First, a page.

The B&G Report
By Katherine Barrett & Richard Greene
December 17, 2008
Neither of us has ever worked in the Texas legislature. But we sure wouldn't mind retiring from there. Let us explain.
A couple of weeks ago, we spoke at the Council of State Governments annual meeting. At one point, we idly commented that we couldn't imagine anyone continuing in the state legislature in order to build up a pension. After our talk, Texas state Senator Jeff Wentworth gently explained that while this may be true in other places, it ignored the facts of life in the Lone Star State.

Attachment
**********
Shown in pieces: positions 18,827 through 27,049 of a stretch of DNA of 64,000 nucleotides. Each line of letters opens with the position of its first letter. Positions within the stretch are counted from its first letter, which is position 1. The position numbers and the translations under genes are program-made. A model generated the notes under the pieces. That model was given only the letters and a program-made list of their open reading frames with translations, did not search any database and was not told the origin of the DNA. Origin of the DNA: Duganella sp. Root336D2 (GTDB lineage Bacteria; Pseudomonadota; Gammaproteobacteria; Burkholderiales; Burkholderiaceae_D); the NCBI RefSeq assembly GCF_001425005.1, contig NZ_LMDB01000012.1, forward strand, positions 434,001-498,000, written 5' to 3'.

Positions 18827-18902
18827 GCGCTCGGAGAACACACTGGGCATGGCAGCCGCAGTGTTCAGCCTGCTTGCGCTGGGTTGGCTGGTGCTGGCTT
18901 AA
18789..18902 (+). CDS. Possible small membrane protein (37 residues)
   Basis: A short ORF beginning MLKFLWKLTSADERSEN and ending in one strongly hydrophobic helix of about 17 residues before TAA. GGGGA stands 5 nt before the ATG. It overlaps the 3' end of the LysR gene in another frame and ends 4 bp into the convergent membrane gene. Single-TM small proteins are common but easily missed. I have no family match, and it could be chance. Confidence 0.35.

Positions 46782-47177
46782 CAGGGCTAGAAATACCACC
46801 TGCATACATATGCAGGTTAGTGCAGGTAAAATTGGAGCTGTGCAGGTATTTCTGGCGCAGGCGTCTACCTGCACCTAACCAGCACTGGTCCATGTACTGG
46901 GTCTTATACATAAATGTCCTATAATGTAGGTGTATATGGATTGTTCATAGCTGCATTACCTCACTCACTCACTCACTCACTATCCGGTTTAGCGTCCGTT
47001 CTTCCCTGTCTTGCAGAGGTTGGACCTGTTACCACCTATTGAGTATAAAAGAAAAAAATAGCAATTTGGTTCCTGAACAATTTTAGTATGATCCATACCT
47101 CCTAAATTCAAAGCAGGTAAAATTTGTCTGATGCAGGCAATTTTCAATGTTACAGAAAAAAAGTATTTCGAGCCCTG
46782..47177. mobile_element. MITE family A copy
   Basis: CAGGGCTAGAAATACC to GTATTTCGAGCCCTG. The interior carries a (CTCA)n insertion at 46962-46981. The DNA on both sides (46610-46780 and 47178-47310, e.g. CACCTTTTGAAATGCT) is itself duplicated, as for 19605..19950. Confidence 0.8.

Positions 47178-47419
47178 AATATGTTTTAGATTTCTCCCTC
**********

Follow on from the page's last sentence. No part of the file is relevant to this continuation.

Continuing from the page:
His explanation took our breath away.
It turns out that, like most government workers, Texas legislators contribute a percentage of their annual salary to their pension. But while their salaries are a meager $7,200 a year, the salary that's used in calculating their pensions is that of a state district court judge: $125,000. As with most public pensions, you have to stay on the job a number of years to qualify ó eight years to retire at age 60 or 12 years to retire at age 50. The longer you stay, the bigger the benefit. One article, published a few years ago in the Oklahoma City Journal Record, noted that one Texas legislator who never made more than $7,200 annually as a legislator retired after 39 years of service with an annual pension of $92,704. Not bad for a session that lasts 140 days every other year.